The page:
Comparison of customized versus standard exercises in rehabilitation of shoulder disorders

Clin Rehabil. 2006 Aug;20(8):675-85. doi: 10.1191/0269215506cre991oa.


Objective(s): (1) To compare the effectiveness of customized exercises with that of standard exercises for the treatment of patients with shoulder disorders. (2) To determine whether four weeks or eight weeks would be needed to see improvement in outcome measures.

Design: A single-blinded randomized clinical trial.

Setting: An outpatient physical therapy clinic affiliated with an academic institution.

Subjects: Thirty patients with shoulder disorders were tested and treated between February 2003 and December 2004.

Interventions: Patients were randomized to a customized or standard exercise group. Each patient first underwent a standardized physical therapy assessment. Based on the results of the assessment, a classification was determined and a classification-specific exercise programme was instructed to the patients in the customized exercise group. The standard exercise group, regardless of classification, received preselected standard exercises. Both groups were followed for eight weeks.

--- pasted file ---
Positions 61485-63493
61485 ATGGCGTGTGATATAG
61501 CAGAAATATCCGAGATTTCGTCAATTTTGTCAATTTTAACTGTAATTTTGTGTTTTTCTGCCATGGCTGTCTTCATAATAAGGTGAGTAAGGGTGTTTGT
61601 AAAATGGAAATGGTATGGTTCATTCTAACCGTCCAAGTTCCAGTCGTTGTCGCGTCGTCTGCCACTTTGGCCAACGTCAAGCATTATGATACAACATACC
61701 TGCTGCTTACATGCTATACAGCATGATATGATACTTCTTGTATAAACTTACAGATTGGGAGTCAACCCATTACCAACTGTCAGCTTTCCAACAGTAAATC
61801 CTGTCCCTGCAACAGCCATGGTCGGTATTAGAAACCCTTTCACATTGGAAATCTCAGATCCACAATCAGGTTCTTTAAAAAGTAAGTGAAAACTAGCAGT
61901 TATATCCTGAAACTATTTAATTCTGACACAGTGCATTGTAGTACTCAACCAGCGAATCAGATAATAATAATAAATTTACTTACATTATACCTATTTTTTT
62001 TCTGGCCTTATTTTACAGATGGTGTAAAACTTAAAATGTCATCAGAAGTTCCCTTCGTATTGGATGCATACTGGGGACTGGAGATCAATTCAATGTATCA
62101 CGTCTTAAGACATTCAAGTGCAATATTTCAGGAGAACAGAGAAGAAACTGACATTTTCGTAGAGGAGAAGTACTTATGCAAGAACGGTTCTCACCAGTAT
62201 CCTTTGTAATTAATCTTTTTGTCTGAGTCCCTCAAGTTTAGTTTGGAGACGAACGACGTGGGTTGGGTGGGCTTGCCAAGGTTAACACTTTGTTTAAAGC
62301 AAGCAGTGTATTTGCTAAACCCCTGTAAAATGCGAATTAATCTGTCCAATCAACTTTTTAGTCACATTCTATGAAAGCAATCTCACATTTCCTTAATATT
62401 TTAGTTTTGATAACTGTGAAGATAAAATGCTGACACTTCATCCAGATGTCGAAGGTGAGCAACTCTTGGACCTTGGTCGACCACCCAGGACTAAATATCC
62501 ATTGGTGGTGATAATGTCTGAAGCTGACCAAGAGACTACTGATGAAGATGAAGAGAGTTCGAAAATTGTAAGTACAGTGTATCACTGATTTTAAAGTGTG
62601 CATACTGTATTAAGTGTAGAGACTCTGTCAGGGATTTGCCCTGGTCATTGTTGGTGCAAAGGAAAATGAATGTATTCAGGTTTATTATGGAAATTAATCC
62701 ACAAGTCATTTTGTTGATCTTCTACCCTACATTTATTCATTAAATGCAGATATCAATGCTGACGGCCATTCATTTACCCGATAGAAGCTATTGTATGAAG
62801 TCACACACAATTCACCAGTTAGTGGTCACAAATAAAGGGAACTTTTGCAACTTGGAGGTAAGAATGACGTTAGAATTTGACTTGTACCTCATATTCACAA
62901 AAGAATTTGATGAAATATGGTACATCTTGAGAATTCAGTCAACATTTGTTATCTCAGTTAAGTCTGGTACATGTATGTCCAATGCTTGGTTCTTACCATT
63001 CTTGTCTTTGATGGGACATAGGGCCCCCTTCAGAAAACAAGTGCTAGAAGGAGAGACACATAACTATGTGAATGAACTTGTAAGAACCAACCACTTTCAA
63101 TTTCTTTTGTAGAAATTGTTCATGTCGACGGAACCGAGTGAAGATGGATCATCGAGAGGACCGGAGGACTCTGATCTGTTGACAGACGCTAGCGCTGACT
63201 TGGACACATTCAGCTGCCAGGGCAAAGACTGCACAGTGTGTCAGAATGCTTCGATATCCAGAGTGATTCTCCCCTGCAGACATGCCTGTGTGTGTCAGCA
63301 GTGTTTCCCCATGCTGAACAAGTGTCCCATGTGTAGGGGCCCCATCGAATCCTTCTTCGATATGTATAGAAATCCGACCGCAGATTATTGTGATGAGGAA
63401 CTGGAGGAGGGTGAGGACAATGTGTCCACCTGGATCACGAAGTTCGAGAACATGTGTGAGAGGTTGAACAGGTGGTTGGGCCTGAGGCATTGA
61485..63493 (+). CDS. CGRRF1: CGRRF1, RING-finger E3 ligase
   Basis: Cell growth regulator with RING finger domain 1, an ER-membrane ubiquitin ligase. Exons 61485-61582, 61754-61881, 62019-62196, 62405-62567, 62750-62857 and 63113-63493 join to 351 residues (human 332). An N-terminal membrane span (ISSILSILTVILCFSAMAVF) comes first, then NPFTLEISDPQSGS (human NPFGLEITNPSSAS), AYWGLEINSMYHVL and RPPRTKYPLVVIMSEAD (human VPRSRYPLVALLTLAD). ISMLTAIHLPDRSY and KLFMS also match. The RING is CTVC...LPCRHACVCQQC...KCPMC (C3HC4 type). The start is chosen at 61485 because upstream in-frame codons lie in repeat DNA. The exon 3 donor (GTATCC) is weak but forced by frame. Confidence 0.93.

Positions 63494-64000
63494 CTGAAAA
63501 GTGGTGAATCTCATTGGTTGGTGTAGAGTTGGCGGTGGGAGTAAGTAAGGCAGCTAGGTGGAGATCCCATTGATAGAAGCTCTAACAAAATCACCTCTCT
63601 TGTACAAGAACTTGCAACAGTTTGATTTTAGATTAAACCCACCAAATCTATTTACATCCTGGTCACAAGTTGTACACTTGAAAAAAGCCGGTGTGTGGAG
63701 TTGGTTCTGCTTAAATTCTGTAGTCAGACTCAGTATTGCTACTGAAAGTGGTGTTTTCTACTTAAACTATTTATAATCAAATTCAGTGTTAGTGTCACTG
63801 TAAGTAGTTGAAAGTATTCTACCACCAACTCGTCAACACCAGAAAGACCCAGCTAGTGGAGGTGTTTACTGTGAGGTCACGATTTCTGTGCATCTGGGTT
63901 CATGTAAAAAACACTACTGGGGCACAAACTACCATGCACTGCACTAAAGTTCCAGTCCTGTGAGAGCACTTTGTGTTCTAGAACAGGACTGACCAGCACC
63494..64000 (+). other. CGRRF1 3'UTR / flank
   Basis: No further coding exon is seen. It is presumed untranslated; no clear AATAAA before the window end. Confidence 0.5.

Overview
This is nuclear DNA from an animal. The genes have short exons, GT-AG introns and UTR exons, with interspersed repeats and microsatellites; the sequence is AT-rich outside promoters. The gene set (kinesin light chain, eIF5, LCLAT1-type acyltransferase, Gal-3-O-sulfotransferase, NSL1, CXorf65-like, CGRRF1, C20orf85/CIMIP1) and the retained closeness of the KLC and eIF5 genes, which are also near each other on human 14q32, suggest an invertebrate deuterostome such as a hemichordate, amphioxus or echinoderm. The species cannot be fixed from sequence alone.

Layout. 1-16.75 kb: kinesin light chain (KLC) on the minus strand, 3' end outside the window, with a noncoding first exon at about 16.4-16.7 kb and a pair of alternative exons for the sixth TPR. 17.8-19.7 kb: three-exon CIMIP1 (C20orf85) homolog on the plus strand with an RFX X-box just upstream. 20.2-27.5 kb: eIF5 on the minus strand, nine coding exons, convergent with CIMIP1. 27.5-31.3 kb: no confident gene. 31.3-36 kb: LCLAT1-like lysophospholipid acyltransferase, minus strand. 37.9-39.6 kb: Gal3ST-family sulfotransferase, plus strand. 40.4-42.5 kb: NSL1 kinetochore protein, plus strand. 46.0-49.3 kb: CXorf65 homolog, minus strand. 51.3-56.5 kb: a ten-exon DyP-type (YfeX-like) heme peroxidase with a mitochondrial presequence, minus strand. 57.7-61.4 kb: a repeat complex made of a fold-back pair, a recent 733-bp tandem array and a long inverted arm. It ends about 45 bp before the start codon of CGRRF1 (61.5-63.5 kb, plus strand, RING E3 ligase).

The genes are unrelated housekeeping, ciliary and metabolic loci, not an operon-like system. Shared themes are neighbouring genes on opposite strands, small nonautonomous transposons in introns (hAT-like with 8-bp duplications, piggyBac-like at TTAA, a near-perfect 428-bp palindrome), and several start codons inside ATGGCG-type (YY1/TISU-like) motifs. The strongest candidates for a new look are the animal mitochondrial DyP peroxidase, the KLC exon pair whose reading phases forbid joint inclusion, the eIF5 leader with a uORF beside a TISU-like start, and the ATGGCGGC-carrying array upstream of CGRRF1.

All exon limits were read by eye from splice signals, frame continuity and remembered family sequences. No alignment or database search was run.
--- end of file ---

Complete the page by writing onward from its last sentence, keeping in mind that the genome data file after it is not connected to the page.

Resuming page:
Main measures: Shoulder range of motion, strength, pain intensity and function were assessed three times (weeks 0, 4 and 8).

Results: There were no significant differences between the customized and standard exercise groups in measures of shoulder range of motion, strength, pain intensity and function after four or eight weeks of exercise. Patients in both groups had significant improvements in shoulder strength, pain intensity and function. Significant improvements occurred at week 8, but not at week 4.

Conclusion: The customized shoulder exercises did not provide additional benefit to our shoulder patients than the standard exercises.

Publication types

  • Comparative Study
  • Randomized Controlled Trial
  • Research Support, Non-U.S. Gov't

MeSH terms

  • Adult
  • Exercise Therapy / methods*
  • Female
  • Humans
  • Joint Diseases / rehabilitation*
  • Male
  • Middle Aged
  • Shoulder Joint*
  • Single-Blind Method